52 Weeks Photo Challenge: Week 11 – Round!

So many round things in this world. And I can’t get the nursery rhyme out of my head:

Ring-a-ring o’ roses,
A pocket full of posies,
A-tishoo! A-tishoo!
We all fall down

or the US version

Ring-a-round the rosie,
A pocket full of posies,
Ashes! Ashes!
We all fall down

Now, did you know where its origin is? Here is what I found:

The origins and meanings of the game have long been unknown and subject to speculation. In 1898, A Dictionary of British Folklore contained the belief that an explanation of the game was of pagan origin, based on the Sheffield Glossary comparison of Grimm’s Teut. Myth. The theory states that it is in reference to Pagan myths and cited a passage which states, “Gifted children of fortune have the power to laugh roses, as Treyja wept gold.” Believing the first instance to be indicative of Pagan beings of light. Another suggestion is more literal, that it was making a “ring” around the roses and bowing with the all “fall down” as a curtsy. In 1892, the American writer, Eugene Field wrote a poem titled Teeny-Weeny that specifically referred to fey folk playing ring-a-rosie. According to Games and Songs of American Children, published in 1883, the “rosie” was a reference to the French word for rose tree and the children would dance and stoop to the person in the center.

Variations, especially more literal ones, were identified and noted with the literal falling down that would sever the connections to the game-rhyme. Addy’s interpretation failed to account for the sneezing, which had not carried over to the United States and was losing ground in Britain, as another instance of the Pagan influence. Again in 1898, sneezing was then noted to be indicative of many superstitious and supernatural beliefs across differing cultures.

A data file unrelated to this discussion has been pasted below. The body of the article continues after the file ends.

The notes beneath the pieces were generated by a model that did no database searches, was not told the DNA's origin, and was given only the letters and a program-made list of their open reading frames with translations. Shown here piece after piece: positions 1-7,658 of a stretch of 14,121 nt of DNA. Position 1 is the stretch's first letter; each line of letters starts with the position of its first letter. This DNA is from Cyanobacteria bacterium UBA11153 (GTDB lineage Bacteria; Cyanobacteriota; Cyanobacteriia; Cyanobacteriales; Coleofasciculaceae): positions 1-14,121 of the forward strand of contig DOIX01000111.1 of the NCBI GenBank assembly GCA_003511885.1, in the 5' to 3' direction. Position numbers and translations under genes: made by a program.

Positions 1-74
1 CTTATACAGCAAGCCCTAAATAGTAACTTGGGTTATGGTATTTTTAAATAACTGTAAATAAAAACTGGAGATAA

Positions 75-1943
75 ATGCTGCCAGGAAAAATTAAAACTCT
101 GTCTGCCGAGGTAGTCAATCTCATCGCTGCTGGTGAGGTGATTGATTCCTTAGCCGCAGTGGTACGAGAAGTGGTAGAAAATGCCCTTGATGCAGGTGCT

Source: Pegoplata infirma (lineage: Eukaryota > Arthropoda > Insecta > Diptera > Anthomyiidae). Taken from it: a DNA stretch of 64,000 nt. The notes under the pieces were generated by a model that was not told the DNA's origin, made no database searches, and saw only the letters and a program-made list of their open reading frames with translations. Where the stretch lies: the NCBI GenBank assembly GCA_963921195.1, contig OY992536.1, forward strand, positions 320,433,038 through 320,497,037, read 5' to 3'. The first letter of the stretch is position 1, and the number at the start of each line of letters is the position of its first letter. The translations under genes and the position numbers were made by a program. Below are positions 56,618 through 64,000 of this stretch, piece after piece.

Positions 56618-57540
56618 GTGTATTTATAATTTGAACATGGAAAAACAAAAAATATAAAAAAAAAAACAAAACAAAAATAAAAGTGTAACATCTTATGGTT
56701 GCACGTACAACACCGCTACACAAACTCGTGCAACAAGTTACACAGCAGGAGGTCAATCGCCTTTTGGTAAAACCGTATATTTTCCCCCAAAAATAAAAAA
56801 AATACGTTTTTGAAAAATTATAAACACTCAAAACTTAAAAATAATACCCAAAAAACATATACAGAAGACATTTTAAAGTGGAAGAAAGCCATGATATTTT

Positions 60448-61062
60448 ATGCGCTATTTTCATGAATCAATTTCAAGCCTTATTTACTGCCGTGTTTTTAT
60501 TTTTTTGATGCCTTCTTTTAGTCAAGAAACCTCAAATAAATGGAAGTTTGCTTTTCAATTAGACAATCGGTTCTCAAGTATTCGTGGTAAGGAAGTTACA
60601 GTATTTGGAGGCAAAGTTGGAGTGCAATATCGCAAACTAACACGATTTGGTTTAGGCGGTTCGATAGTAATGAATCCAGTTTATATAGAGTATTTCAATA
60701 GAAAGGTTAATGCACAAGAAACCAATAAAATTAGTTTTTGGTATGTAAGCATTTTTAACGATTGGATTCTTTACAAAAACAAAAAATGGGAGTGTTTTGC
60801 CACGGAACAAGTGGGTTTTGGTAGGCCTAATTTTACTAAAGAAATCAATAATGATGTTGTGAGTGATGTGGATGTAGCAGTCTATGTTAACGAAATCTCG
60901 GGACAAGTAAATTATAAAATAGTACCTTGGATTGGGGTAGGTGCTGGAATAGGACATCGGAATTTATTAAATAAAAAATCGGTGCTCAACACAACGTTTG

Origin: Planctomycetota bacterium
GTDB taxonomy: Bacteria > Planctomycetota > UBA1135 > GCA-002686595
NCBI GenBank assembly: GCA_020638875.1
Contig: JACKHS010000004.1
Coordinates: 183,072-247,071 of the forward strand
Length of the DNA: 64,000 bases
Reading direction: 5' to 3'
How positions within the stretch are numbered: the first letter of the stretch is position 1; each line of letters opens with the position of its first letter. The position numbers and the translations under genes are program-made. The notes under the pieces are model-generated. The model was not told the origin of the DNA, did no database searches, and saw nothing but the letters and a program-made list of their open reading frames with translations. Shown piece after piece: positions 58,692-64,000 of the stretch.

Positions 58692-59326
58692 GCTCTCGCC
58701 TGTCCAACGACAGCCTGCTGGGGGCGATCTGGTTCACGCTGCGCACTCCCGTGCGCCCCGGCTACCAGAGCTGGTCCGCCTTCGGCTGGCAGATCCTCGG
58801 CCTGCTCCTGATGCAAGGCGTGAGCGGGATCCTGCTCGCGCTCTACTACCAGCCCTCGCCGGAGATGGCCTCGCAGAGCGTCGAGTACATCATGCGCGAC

Since the 20th century, the rhyme has often been associated with the Great Plague which happened in England in 1665, or with earlier outbreaks of the Black Death in England. Interpreters of the rhyme before the Second World War make no mention of this; by 1951, however, it seems to have become well established as an explanation for the form of the rhyme that had become standard in the United Kingdom. Peter and Iona Opie, the leading authorities on nursery rhymes, remarked:

The invariable sneezing and falling down in modern English versions have given would-be origin finders the opportunity to say that the rhyme dates back to the Great Plague. A rosy rash, they allege, was a symptom of the plague, and posies of herbs were carried as protection and to ward off the smell of the disease. Sneezing or coughing was a final fatal symptom, and “all fall down” was exactly what happened.

Check out The Girls That Dreams Awake’s blog for great recipes and pictures.

So here’s what to do in regards to this photo challenge:

  1. Create a post entitled 52 weeks photo challenge :week (which week)-(the theme for the week)
  2. Create a pingback to this page or leave the link to your post in the comments box
  3. Tag the post ’52 weeks’
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16 thoughts on “52 Weeks Photo Challenge: Week 11 – Round!

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